The term has a slightly different meaning in relation to human-computer interaction, i.e. the design of the user interface to programs and hardware : Ergonomic software means that the interaction design with regard to orientation, navigation, mask design , system reactions, messages, etc. a lot of attention was paid to it. There is a standard (EN ISO 9241 ) that regulates more details in the section on design of user interfaces .

In the area of ​​design disciplines, it is about the planning, development and design of interactive user interfaces. User interfaces can be found in the hardware and software area.


In statistics , an interaction takes place when two (or more) variables ( independent variables ; predictors ) predict or influence a third variable ( dependent variable ; criterion). This influence ( interaction effect ) only occurs when these two independent variables occur together, since the effect of one independent variable depends on the severity of the other. In these cases, the mean values ​​of the variables cannot be added.

Improvisation (music)

When a musician improvises, he influences the actions of his fellow musicians and is in turn influenced by the musical expressions of his fellow musicians. This creates an interaction between the actors. In an unprepared ad hoc encounter, a particular attraction can be found in the spontaneity and agility of experienced improvisation musicians, which can lead to musically meaningful interactions, even without a specific (e.g. stylistic) frame of reference having been agreed beforehand. But already with the second joint improvisation of the same constellation of actors, the experiences already made together start the formation of a self-referential system within which the musicians interact from now on. In the course of such a group process, however, the compositional part increases in relation to the improvisational part, so that it soon becomes more of a kind of contemporary collective composition. In music groups that work together in this way over a longer period of time , a "stable" communication field can be established in ongoing, increasingly differentiating trial-and-error processes in addition to a common musical vocabulary, in which the musicians reflect and repeat theirs Being able to interact and explore boundaries. Such a field of communication does not develop as “stable” through the consolidation of a form, but rather as the “permanence of the possible” (Niklas Luhmann), as a permanent option for temporary formations.

Interaction in science


It is about a functional concept in the ecosystem and the effect of organisms on one another, also mutual relationships between organisms and substances, processes or between these inanimate components and effects (→ Bi-systems in an ecosystem , communication (biology) , allelopathy ).


In physics, interaction stands for the fundamental interaction between elementary particles .


In pharmacology , “interactions” stands for drug interactions (drug interactions) in which the effect of one drug is influenced by the simultaneous administration of others.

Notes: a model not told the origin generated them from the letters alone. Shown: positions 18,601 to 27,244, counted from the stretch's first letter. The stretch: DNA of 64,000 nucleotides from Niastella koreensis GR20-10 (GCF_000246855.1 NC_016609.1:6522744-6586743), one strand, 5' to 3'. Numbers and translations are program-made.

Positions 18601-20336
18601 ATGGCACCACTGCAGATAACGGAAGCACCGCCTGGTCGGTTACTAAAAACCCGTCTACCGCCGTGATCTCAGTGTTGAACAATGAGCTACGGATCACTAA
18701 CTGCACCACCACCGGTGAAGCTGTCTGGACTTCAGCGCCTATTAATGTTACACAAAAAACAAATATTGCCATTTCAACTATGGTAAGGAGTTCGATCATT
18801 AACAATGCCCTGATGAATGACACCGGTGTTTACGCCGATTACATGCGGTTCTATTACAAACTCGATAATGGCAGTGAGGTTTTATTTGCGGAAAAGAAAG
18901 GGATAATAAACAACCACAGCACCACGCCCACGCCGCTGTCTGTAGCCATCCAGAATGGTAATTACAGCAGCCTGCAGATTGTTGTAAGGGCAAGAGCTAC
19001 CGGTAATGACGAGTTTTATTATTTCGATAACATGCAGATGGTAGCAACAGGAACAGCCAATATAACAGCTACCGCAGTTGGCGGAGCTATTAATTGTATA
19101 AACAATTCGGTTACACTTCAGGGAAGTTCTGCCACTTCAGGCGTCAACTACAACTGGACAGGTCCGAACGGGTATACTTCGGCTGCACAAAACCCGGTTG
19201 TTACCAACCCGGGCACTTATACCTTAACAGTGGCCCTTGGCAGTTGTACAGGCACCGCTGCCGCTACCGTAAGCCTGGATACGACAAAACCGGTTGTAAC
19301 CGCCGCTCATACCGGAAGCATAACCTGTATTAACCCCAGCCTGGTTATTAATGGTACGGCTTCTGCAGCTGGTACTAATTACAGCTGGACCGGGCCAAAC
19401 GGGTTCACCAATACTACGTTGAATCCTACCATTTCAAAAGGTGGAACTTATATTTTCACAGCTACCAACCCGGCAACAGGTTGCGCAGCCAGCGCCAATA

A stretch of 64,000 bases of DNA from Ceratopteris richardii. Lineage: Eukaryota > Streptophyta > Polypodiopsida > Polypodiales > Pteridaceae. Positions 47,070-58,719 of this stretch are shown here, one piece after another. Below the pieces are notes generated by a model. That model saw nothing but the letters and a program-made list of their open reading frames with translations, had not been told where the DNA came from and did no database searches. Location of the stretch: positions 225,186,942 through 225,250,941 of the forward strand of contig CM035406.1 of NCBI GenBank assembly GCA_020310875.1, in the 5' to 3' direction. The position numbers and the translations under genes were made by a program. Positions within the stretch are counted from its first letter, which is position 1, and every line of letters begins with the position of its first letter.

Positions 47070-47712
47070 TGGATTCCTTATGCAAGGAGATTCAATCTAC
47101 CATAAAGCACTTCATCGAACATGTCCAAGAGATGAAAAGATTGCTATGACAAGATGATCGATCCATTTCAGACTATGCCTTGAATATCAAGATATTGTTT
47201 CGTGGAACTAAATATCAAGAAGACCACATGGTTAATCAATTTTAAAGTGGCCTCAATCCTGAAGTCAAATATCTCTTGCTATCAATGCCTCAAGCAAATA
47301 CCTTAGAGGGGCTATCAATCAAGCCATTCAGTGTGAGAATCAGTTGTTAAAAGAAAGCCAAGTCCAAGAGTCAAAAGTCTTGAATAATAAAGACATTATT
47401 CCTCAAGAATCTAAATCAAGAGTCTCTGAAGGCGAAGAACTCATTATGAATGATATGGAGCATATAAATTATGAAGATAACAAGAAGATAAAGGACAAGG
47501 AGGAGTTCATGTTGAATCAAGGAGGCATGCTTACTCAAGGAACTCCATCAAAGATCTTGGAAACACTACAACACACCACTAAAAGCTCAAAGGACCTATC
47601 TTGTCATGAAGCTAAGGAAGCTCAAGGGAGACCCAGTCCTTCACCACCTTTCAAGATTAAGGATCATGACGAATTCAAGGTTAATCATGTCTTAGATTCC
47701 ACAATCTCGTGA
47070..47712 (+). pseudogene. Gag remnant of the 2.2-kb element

See also


  • Leon Tsvasman (ed.): The great lexicon media and communication. Compendium of interdisciplinary concepts . Ergon, Würzburg 2006, ISBN 3-89913-515-6 .
  • Gerhard M. Buurman (Ed.): Total Interaction. Theory and practice of a new paradigm for the design disciplines . Birkhäuser, Basel / Vienna / New York 2005, ISBN 3-7643-7076-9 .
  • Norbert Kühne , Peter Wenzel: Practice book pedagogy. Observe planning educate in kindergarten . Stam, Cologne 2000, ISBN 3-8237-5857-8 .
  • Norbert Kühne: Interaction as support. In: Norbert Kühne (Hrsg.): Praxisbuch Sozialpädagogik. Volume 7, Bildungsverlag EINS, Troisdorf 2009, ISBN 978-3-427-75415-2 .
  • Theo Jörgensmann and Rolf Dieter Weyer: Small Ethics of Improvisation. About the essence, time and space, material and spontaneous form . Neue Organization Musik, Essen 1991, ISBN 3-924272-99-9 .

Web links

Wiktionary: Interaction  - explanations of meanings, word origins, synonyms, translations

Individual evidence

  1. Duden | Interaction | Spelling, meaning, definition, origin. Retrieved August 9, 2020 .
  2. Lorenzer, Alfred : On the subject of psychoanalysis or: Language and interaction. Frankfurt 1973.
  3. Habermas, Jürgen : The universality claim of hermeneutics (1970). In: On the logic of the social sciences, stw 517, Frankfurt 5 1982, page 343 ff.
  4. Norbert Kühne : Interaction as Promotion. In: Norbert Kühne (Hrsg.): Praxisbuch Sozialpädagogik. Volume 7, Bildungsverlag EINS , Troisdorf 2009, ISBN 978-3-427-75415-2 .
  5. ^ Fred Kofmann: Conscious Business. Boulder 2006.
  6. Quiring, O., Schweiger, W. (2006): Interactivity - ten years after. An inventory and an analysis framework. In: Medien und Kommunikationwissenschaft, 54th year, pp. 5–24.
  7. Jäckel, M. (1995): Interaction . Sociological notes on a term, in: Rundfunk und Fernsehen, 43, pp. 463–476.
  8. Bucher, H.-J .: How interactive are the new media? Basics of a theory of the reception of non-linear media, in: Bucher, H.-J., Püschel, U. (Ed.), The newspaper between print and digitization. Wiesbaden 2001, pp. 139-171.
  9. ^ Johannes Reich, Tizian Schröder: A reference model for interaction semantics. Retrieved May 20, 2020 .
  10. Goertz, L. (1995): How interactive are media? Towards a definition of interactivity. Radio and Television, 43, 477–493.